Tax cut bill clears Senate test vote as Trump eyes 'big victory'

The Republican plan to overhaul the nation’s tax system cleared a key procedural hurdle in the Senate on Wednesday, as President Trump rallied support for the bill and called it the “beginning of the next great chapter for the American worker.” 

The bill advanced on a 52-48 party line vote, allowing senators to start debate on the sweeping legislation. 

Ahead of the floor vote, President Trump traveled to Missouri to rally support for the bill -- and pressure Congress.

“Now comes the moment of truth,” the president said during a rally in St. Louis. “In the coming days, the American people will learn which politicians are part of the swamp and which politicians want to drain the swamp.”

He said, “The eyes of the world now turn to the United States Senate. ... A successful vote in the Senate this week will bring us one giant step closer to delivering a big victory to the American people.”

Speaking at the St. Charles Convention Center on Wednesday, the president said he is working to “help push our plan for historic tax cuts right across the finish line.”

“A vote to cut taxes is a vote to put America first again,” the president said in St. Louis. “We want to do that, we want to put America first again. It's time to take care of our workers, to protect our communities and to rebuild our great country.”

He also took aim at Missouri’s Democratic senator, Claire McCaskill, a top Republican target in the 2018 midterm elections.

“Senator Claire McCaskill -- have you ever heard of her? -- is doing you a tremendous disservice,” Trump said. “She wants your taxes to go up. She's weak on crime. She's weak on borders. She's weak on illegal immigration. And she's weak on the military. Other than that, I think she's doing a fantastic job.”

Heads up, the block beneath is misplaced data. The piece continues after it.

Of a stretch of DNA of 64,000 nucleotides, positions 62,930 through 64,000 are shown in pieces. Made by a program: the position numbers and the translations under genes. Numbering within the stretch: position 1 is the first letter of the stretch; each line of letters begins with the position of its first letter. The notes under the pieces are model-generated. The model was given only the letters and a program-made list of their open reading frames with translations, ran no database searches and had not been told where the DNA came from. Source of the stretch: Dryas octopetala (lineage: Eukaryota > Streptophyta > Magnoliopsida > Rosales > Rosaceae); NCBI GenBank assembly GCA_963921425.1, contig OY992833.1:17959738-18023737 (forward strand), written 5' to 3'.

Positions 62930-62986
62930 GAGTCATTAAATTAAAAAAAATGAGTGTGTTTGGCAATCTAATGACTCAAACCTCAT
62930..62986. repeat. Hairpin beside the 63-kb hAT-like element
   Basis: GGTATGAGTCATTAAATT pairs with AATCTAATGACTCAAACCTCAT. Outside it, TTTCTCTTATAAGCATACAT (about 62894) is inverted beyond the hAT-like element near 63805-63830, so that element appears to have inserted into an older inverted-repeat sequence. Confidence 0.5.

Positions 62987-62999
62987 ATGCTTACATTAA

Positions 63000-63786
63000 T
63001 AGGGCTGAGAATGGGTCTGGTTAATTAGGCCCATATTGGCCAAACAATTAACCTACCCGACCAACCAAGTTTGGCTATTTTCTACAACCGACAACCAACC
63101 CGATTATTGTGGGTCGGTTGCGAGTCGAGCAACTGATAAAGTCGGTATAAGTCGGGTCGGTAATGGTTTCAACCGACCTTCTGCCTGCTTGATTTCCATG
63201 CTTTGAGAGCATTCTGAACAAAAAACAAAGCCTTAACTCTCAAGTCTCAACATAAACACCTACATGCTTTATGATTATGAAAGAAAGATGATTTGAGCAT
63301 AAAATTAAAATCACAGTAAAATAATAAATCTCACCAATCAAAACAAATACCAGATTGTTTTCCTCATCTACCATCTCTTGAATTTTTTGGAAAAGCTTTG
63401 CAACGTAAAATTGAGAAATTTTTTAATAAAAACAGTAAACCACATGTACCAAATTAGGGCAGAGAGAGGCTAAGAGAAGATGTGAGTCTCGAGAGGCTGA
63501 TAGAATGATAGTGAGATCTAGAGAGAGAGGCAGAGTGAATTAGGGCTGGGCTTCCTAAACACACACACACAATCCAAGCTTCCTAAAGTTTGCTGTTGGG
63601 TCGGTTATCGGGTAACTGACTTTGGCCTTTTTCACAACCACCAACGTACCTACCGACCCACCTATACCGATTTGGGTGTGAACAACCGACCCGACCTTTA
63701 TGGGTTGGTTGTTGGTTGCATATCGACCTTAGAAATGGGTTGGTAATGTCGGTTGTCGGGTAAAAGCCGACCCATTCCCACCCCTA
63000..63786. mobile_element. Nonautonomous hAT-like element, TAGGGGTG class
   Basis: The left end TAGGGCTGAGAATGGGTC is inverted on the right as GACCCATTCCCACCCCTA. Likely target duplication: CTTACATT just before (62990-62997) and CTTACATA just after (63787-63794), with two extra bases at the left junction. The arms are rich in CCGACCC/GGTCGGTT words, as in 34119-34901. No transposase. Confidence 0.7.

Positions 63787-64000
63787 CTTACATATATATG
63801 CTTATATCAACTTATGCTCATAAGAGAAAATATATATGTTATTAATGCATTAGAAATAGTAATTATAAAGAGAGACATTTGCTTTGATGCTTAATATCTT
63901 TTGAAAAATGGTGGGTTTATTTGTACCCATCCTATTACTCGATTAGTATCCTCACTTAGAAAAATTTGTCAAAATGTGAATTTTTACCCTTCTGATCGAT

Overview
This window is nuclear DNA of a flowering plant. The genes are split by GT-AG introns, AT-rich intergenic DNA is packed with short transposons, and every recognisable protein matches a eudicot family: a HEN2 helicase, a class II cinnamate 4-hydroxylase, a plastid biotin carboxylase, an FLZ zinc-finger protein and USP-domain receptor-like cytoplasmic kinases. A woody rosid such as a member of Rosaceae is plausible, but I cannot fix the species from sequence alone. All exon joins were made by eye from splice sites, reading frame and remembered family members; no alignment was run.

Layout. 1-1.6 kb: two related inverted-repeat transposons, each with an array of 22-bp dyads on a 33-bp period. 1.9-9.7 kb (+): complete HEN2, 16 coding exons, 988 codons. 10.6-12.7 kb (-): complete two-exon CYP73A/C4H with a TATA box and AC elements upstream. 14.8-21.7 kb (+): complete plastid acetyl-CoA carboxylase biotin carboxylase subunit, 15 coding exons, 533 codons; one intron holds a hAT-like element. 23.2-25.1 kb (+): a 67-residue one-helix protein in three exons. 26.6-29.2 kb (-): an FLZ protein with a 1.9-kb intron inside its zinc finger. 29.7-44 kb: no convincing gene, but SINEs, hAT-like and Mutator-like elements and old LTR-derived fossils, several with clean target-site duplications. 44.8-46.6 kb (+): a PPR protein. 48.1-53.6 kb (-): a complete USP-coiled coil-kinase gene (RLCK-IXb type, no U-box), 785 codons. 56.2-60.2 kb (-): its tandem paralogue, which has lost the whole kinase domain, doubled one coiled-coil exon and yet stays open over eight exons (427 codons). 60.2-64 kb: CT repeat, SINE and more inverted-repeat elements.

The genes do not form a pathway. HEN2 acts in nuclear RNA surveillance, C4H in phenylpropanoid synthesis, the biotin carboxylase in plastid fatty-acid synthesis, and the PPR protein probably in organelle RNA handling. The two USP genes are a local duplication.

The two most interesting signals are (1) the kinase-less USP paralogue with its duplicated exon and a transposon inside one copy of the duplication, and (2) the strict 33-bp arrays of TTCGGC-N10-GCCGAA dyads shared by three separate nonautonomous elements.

Critics say both the House and Senate versions will disproportionately help the wealthy and corporations.

But Trump on Wednesday argued some super wealthy people – including himself – won’t like everything in the bill.

President Donald Trump points to sign that reads Merry Christmas as he arrives to speak about tax reform at the St. Charles Convention Center, Wednesday, Nov. 29, 2017, in St. Charles, Mo. (AP Photo/Andrew Harnik)

Ahead of the floor vote, President Trump traveled to Missouri to rally support for the bill -- and pressure Congress.  (AP)

“We're also going to eliminate tax breaks and complex loopholes taken advantage of by the wealthy… I think my accountants are going crazy right now,” he said.

He added: “It's all right. Hey, look, I'm president. I don't care. I don't care anymore. I don't care. Some of my wealthy friends care. Me, I don't care. This is a higher calling.”

The bill still faces hurdles in the Senate, where Republicans have just two votes to spare in their 52-48 edge over Democrats.

“If they send it to my desk, I promise all of the people in this room, my friends, so many friends in this room -- a great state -- I promise you I will sign it,” Trump said. “I promise. I will not veto that bill. There will be no veto.”

As it stands, the Senate’s tax overhaul plan is different from that of the House’s version. The two chambers would need to come together on a unified piece of legislation to advance to President Trump’s desk.

Under the Senate bill, the standard deduction – the amount which reduces the amount of income Americans are taxed – would increase to $12,000 for individual filers and $24,000 for married couples.

When it comes to reducing the corporate tax rate, both chambers want to see the tax rate lowered to 20 percent from 35 percent. However, the Senate measure would delay the implementation for one year.

The Senate’s tax plan would eliminate state and local tax deductions – meaning taxpayers in high-tax states would lose a write-off. This would impact mostly blue states, such as California and New York.

The Senate’s tax plan also includes a repeal of the individual mandate, the ObamaCare requirement for Americans to have health care.

The Senate tax reform measure would leave the mortgage deduction pretty much alone, capping it at $1 million. The House plan, on the other hand, would drastically reduce the cap on the popular deduction to mortgage interest to $500,000.

Fox News'  Kaitlyn Schallhorn and The Associated Press contributed to this report.

Alex Pappas is a politics reporter at FoxNews.com. Follow him on Twitter at @AlexPappas.